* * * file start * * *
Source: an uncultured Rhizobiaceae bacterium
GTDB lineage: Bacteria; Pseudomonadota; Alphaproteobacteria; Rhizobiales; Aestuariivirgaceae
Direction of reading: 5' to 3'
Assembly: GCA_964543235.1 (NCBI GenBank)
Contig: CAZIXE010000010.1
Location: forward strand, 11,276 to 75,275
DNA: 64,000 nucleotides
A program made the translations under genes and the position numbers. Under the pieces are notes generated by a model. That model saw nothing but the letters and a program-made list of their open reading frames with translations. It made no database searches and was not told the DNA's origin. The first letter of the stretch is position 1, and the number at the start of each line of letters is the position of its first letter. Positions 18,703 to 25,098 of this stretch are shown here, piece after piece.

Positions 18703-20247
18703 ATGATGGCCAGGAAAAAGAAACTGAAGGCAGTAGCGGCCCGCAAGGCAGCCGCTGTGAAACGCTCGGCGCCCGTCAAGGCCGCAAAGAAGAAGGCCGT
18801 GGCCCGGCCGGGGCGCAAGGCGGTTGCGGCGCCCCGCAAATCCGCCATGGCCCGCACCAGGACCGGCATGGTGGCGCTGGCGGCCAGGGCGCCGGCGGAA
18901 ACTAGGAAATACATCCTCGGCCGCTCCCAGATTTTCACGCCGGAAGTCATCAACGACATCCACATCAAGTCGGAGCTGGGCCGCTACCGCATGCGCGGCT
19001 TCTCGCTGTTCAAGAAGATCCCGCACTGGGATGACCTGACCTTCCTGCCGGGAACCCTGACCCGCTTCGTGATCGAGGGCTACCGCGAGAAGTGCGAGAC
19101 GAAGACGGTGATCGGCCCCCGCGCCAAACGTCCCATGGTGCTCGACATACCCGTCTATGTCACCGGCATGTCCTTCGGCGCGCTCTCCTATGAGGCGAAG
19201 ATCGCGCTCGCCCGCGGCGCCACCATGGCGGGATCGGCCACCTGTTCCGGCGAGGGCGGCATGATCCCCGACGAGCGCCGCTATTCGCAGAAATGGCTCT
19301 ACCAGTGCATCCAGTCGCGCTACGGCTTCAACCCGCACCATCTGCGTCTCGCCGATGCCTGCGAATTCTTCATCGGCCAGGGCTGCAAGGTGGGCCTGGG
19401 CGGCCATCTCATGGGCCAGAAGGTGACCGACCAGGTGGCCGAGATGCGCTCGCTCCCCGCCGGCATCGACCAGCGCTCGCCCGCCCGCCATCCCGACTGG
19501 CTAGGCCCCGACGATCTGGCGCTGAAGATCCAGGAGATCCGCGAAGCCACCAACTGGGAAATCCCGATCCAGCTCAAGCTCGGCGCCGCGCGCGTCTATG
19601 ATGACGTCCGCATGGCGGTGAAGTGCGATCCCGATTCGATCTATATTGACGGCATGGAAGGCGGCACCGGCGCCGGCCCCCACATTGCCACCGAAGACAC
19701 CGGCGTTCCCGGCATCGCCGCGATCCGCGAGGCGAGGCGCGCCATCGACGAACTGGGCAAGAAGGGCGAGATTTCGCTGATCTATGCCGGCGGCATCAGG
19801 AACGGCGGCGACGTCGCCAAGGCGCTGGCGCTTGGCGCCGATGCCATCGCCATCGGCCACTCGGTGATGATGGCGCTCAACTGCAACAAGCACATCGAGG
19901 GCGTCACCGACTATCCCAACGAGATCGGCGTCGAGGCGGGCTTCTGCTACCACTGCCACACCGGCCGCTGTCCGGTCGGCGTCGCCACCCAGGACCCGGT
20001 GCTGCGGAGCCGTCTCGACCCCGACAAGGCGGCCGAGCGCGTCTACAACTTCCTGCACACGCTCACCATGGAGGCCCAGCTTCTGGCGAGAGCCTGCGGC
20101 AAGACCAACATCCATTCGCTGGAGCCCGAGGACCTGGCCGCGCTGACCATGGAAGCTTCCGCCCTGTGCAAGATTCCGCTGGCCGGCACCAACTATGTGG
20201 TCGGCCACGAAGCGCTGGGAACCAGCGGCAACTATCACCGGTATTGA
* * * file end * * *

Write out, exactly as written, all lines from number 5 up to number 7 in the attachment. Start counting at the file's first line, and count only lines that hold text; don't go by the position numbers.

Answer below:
Contig: CAZIXE010000010.1
Location: forward strand, 11,276 to 75,275
DNA: 64,000 nucleotides